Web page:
It's just like it was 150 years ago, me and a lens I have to focus an adjust with every shot. I can't rely on the camera for anything but light now, and so am forced to learn more every day about light and glass and how they work together.

For me, the new lenses open up whole new range of photographic options. In my writing and my photography, I look to capture feelings as well as clear digital images – I want to do both. Yesterday, I wanted to capture the feeling of walking in the woods with Maria and a dog.

I didn't want it to be a literal image, I hoped to capture the experience, like walking in a beautiful and dark tunnel. Maria was walking ahead of me with Fate and I like this image, it captured the magic of the woods we love so much.

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The Aspen Leaves. Fall Farewell

Fall Farewell

I'm egocentric about the forest, I think the leaves are saying goodbye to me. A wind and rain storm is here and blowing, and I suspect I will not see many of these leaves again, if ever. They are beautiful life, beautiful in death, the Aspen leaves are the least to go for the winter, some of them stick around until Spring.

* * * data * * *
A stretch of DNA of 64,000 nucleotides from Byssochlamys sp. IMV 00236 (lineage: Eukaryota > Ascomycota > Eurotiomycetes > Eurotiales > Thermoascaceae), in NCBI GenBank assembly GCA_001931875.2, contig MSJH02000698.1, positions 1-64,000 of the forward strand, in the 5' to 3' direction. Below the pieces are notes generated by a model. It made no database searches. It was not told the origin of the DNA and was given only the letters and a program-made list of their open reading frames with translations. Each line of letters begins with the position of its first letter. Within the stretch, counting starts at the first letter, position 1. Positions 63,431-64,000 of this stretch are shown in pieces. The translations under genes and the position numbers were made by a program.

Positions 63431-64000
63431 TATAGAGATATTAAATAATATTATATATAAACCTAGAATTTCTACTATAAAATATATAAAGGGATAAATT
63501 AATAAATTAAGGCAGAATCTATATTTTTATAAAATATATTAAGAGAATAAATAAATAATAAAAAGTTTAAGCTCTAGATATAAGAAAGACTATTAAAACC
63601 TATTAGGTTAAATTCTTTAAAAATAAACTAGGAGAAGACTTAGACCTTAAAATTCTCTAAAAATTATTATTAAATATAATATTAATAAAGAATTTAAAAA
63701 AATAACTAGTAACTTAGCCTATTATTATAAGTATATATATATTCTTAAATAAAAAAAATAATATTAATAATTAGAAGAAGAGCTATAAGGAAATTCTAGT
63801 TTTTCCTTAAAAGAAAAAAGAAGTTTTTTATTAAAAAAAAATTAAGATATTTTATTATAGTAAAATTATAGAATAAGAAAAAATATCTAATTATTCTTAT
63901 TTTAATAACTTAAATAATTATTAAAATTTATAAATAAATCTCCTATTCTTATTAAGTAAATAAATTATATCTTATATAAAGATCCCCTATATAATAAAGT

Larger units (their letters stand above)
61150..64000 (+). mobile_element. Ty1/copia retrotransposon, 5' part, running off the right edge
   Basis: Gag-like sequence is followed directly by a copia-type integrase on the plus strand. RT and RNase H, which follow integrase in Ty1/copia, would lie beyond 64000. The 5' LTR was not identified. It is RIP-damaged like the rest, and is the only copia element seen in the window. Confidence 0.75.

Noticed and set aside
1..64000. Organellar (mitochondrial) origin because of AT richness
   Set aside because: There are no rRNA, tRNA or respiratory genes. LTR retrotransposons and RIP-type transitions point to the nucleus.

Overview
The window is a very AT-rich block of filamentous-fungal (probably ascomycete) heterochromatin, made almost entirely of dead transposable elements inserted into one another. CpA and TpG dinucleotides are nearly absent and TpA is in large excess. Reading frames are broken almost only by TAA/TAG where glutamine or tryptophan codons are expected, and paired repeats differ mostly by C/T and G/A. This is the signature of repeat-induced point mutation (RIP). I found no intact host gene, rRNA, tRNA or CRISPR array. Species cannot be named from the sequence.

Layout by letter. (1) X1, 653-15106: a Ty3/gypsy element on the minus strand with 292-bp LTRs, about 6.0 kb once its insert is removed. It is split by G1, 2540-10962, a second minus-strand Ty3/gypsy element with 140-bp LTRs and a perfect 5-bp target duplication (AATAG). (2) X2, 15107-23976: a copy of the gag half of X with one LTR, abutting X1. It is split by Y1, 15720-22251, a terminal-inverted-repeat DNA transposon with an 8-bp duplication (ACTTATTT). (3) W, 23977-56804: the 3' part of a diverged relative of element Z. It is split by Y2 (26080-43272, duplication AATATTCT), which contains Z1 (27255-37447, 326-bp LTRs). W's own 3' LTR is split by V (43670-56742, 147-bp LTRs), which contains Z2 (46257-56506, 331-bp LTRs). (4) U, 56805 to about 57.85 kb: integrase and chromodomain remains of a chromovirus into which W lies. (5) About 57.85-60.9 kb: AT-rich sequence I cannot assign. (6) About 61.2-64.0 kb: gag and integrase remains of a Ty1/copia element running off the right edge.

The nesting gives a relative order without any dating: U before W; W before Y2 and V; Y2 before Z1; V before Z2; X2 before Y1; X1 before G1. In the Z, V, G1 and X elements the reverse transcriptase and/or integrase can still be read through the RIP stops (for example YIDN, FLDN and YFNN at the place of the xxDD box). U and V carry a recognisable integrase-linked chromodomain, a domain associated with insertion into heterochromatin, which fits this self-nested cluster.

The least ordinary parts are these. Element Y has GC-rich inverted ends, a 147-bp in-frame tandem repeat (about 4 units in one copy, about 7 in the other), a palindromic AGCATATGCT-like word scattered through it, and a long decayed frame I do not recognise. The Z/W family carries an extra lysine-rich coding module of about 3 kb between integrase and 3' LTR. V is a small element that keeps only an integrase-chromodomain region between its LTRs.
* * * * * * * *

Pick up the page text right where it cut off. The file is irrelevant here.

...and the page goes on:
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New Mexico Dreaming: Where The Heart Goes

Where The Heart Goes

It happens to everyone as they grow up, I believe. It is part of the never-ending dialogue we have with ourselves as we experience the power of life. You find out who you are and what you want, and then you realize that people you've known forever don't see things the way you do, or feel the things you feel, or live the way you live.

So you look inward and see who you are and what it is you truly need and want, and they you set out to find it, you find yourself moving on.

This has been the story of my life until I moved to a farm, and then felt I had come home, and stopped moving on. I moved searching for happiness and fulfillment and then finally saw that this had to come from the hard work of learning who I was. It didn't matter where I lived.

Peace is an internal, not an external thing. It never comes from where you live, only from who you are.

People who move in search of happiness are almost invariably disappointed, in my experience. Because they just keep changing the scenery, not the narrative of their lives. Fantasies don't make people happy, they keep them from learning how to be happy.

But the story in my head today is this: the specter of moving on has arisen again, as improbably as it seems. The ghost returns.